Lawmakers Question PJM About Plant Closings in Light of Request
to Conserve Power
Washington PA Observer Reporter
14 January 2014
By Bob Niedbala, Staff Writer
PJM Interconnection’s determination last fall that the closings of
the Hatfield’s Ferry and Mitchell power stations would have no
impact on the electrical grid’s reliability is being questioned by
two local lawmakers in light of the grid operator’s request during
last week’s cold snap for people to conserve power.
PJM’s analysis regarding the plant closings was questioned by
state Rep. Pam Snyder, D-Jefferson, and state Sen. Tim Solobay,
D-Canonsburg, in letters sent Tuesday to PJM and the state Public
“PJM officials assured the public during hearings related to local
plant closings that the grid would have enough electricity to
reliably meet demand,” the lawmakers said in their letter.
“Based on the most recent events, it appears that the PJM needs to
re-evaluate,” the letter said. “Local families need to be assured
that they will have electricity when temperatures reach record
lows or record highs.”
FirstEnergy announced in July it would close the two coal-fired
plants, citing weak demand, low prices and the costs of complying
with environmental regulations.
PJM, which ensures the reliability of the electric grid in 13
states and the District of Columbia, reviewed the shutdowns and
determined they would create no problems with system reliability.
The plants closed in October.
During last week’s sub-zero temperatures, however, PJM asked the
public to conserve electricity. This came despite assurances last
fall that the closure of the two power plants would not affect the
reliability of the grid, the lawmakers said.
The request to conserve power raises new questions about last
year’s assessment of FirstEnergy’s closure plans, they said.
While temperatures in the region hit record lows Jan. 6 and 7,
they were not unprecedented or unforeseen, the lawmakers said.
Southwestern Pennsylvania experienced similar colder weather in
the early 1990s, sparking concerns then about power usage.
“(We) continue to have reason to be gravely concerned about the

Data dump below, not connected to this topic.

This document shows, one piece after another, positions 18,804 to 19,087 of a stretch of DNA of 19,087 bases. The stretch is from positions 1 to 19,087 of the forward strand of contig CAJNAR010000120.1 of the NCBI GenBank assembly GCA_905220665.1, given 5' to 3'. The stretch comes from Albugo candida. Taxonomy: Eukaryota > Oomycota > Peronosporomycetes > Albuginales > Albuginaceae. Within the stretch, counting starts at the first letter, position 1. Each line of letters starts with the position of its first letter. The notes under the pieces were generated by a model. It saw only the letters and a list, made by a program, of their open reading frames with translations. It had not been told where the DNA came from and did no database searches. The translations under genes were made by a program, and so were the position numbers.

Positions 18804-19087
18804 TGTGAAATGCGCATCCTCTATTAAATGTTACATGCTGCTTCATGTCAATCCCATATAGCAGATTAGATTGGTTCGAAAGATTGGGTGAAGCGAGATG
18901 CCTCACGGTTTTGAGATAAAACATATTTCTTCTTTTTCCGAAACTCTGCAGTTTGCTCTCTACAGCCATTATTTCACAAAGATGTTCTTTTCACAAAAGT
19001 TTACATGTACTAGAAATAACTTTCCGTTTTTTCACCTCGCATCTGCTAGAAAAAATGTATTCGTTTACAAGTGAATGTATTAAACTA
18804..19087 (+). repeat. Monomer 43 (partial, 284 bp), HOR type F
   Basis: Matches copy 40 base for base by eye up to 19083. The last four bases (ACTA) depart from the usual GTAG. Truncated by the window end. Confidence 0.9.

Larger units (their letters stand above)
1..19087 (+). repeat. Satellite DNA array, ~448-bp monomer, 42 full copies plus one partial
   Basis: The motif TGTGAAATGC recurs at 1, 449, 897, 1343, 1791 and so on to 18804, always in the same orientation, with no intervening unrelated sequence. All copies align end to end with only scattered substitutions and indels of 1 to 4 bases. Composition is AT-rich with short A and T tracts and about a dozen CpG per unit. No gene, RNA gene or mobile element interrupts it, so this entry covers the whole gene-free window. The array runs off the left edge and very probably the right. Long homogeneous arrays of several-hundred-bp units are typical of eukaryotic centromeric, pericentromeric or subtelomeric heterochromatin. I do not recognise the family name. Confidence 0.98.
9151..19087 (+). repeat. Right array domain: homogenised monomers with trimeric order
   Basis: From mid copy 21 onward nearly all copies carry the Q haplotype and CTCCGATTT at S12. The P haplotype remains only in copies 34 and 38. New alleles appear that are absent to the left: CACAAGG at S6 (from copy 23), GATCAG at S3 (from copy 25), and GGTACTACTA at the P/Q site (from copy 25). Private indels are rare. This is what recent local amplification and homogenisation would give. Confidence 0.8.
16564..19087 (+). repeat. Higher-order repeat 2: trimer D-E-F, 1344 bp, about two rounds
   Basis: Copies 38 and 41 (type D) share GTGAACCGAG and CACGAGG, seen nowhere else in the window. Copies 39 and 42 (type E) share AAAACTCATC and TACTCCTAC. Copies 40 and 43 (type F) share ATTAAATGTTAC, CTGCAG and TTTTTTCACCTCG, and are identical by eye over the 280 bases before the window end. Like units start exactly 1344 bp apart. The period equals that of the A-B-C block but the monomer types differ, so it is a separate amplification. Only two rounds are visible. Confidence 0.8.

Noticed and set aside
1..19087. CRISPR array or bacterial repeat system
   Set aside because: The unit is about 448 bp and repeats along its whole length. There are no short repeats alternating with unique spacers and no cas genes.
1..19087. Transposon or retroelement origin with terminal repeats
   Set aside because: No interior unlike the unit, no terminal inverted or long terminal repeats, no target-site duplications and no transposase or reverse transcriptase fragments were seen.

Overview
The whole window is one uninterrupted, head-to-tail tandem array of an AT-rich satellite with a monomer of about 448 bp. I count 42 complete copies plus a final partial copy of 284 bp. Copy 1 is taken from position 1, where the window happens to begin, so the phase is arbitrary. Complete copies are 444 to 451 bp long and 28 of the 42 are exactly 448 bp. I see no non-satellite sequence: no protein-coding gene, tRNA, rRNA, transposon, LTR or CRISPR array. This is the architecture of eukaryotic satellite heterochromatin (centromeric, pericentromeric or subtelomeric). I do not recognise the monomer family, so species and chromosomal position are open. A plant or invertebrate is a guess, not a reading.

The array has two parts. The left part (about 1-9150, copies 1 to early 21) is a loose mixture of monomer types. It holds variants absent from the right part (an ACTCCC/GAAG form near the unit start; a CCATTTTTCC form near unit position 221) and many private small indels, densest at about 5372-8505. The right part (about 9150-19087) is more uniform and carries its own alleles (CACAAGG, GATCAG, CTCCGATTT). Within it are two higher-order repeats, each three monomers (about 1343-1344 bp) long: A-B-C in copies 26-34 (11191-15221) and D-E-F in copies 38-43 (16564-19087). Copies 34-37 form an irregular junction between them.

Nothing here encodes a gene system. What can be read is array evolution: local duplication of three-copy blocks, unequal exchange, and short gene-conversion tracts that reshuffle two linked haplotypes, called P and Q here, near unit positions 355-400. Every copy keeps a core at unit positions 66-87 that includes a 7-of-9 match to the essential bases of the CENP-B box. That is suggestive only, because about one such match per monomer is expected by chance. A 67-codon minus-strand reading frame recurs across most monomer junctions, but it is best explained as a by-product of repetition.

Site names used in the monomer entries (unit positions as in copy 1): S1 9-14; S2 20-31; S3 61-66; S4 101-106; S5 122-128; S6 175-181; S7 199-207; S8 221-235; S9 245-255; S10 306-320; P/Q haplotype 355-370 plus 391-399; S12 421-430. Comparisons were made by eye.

future of electricity generation and reliability for our
constituents,” the lawmakers said, asking for a re-evaluation of
the grid in light of the plant closings and plans for future
coal-fired plant shutdowns.
“It is our position that PJM must answer to the public, to those
380 employees and their families affected by the closure, to those
consumers that were asked to conserve their electricity in fear
that they may be left without any, and to all those that worked
diligently for months trying to convey their serious concerns on
the effect the closures could have on the power grid and the
dependability of electricity in our area,” the letter said.
Paula DuPont-Kidd, PJM spokeswoman, said PJM had not yet received
the letter and so could not offer a response.
However, the closing of the plants was not a factor in the
situation that developed last week that resulted in PJM asking
customers to conserve power, she said. PJM knew the two plants
were closed and would not be available to provide electricity and
had found replacements for that power, she said.
Sub-zero temperatures throughout much of the eastern United States
last week had driven up electric demand to record levels, PJM said
in asking the public to conserve. The extreme cold also resulted
in a number of outages at power plants. Despite the problems, PJM
later concluded, the system was able to meet power demand without